Capital reductions have been quite a tax-efficient way of extracting profits from a company for some years now.
This opportunity is particularly applicable when a company has significant capital, such as a holding company which acquired another company by way of a share for share exchange.
Five years ago a holding company was inserted above a trading company by way of a share for share exchange. In this transaction the holding company issued 5M £1 shares to acquire the trading company which was worth £5M. Based on current rules it is tempting for the shareholder of the holding company to extract funds by way of a capital reduction. This could involve a dividend being paid up to the holding company and using the funds received to reduce its capital. This has the attraction of potentially extracting funds at an effective rate of 10% (assuming Entrepreneurs’ Relief) whereas a higher rate dividend would be taxable at 30.56%.
The big question in the example above has always been can HMRC seek to tax such a capital reduction as a dividend using Transactions in Securities legislation (TISL) and thus erode the advantage? General wisdom on this subject has been that the answer is no, largely on the basis that amounts which represent a return of share capital are excluded from the TISL legislation. Another feature of TISL which has proved difficult for HMRC is that the onus has always been on them (rather than the taxpayer) to enforce it.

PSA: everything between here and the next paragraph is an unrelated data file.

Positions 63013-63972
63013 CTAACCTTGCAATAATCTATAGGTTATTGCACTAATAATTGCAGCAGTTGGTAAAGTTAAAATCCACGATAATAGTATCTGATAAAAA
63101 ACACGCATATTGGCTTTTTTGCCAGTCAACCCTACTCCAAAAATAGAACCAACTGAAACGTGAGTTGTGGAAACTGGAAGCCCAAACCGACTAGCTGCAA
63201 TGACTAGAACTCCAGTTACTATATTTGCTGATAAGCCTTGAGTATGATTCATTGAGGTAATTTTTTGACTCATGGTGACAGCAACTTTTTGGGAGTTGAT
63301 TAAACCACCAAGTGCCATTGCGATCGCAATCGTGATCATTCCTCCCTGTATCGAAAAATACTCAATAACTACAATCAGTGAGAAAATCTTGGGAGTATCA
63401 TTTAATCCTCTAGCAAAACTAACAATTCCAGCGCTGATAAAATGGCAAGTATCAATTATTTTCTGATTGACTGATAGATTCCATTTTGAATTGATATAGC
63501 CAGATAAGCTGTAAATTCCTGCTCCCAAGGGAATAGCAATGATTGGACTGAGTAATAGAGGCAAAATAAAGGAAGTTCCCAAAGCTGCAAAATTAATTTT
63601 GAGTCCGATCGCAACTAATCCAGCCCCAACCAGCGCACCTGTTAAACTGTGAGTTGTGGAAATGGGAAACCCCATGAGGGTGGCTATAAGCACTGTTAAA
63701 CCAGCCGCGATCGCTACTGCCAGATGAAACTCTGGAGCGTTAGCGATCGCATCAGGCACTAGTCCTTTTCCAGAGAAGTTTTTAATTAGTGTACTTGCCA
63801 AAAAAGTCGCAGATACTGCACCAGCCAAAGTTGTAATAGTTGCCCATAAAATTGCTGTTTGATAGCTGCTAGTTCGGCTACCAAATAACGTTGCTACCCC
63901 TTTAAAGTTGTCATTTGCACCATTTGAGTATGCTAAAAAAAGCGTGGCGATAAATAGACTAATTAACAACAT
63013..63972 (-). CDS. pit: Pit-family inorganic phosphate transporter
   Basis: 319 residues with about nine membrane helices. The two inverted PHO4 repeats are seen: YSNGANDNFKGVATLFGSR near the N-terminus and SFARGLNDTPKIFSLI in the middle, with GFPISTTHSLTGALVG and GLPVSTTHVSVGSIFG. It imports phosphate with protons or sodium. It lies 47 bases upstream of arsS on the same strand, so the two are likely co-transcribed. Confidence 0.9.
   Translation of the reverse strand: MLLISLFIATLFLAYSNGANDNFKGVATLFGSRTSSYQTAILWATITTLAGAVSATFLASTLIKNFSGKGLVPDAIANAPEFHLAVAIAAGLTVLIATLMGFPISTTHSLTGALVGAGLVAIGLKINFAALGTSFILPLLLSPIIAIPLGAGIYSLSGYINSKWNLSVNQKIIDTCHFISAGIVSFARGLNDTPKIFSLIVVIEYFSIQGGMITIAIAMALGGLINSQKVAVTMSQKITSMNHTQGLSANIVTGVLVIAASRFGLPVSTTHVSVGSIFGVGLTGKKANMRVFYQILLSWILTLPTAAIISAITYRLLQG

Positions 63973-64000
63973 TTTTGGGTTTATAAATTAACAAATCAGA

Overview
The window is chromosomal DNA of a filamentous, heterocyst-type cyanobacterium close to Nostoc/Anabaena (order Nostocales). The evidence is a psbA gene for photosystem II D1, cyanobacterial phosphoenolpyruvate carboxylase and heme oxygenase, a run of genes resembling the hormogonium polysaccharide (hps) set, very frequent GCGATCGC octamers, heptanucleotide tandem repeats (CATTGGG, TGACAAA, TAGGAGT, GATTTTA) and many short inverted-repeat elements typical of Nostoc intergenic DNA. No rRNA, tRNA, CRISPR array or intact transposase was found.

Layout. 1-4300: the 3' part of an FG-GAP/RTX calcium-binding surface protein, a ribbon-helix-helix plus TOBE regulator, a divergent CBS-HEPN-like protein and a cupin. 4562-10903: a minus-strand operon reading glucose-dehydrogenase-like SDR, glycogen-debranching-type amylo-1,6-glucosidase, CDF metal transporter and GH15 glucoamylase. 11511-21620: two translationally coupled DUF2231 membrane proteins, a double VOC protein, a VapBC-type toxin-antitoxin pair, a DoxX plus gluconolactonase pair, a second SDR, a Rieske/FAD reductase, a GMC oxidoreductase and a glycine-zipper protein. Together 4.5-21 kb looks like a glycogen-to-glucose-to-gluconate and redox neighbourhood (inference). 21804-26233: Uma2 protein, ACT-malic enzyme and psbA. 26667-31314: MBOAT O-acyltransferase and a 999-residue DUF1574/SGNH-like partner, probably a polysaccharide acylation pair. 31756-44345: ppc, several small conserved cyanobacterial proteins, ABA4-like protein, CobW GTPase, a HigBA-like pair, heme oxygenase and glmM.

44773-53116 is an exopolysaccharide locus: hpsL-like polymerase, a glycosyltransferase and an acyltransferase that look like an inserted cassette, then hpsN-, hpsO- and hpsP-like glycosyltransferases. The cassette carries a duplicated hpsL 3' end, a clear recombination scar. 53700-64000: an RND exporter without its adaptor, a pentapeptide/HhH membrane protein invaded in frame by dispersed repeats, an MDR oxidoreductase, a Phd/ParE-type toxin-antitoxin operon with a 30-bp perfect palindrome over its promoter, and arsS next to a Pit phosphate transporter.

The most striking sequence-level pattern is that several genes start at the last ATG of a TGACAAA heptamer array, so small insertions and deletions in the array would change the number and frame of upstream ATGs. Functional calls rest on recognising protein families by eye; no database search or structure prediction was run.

It seems that the party will be over from 6 April 2016. The draft finance bill which was published on 9 December 2015 includes measures to combat the kind of scenario mentioned above. In particular:
In many cases there will be a small window of opportunity before 6 April 2016 before the main attractions of capital reductions could be lost forever.
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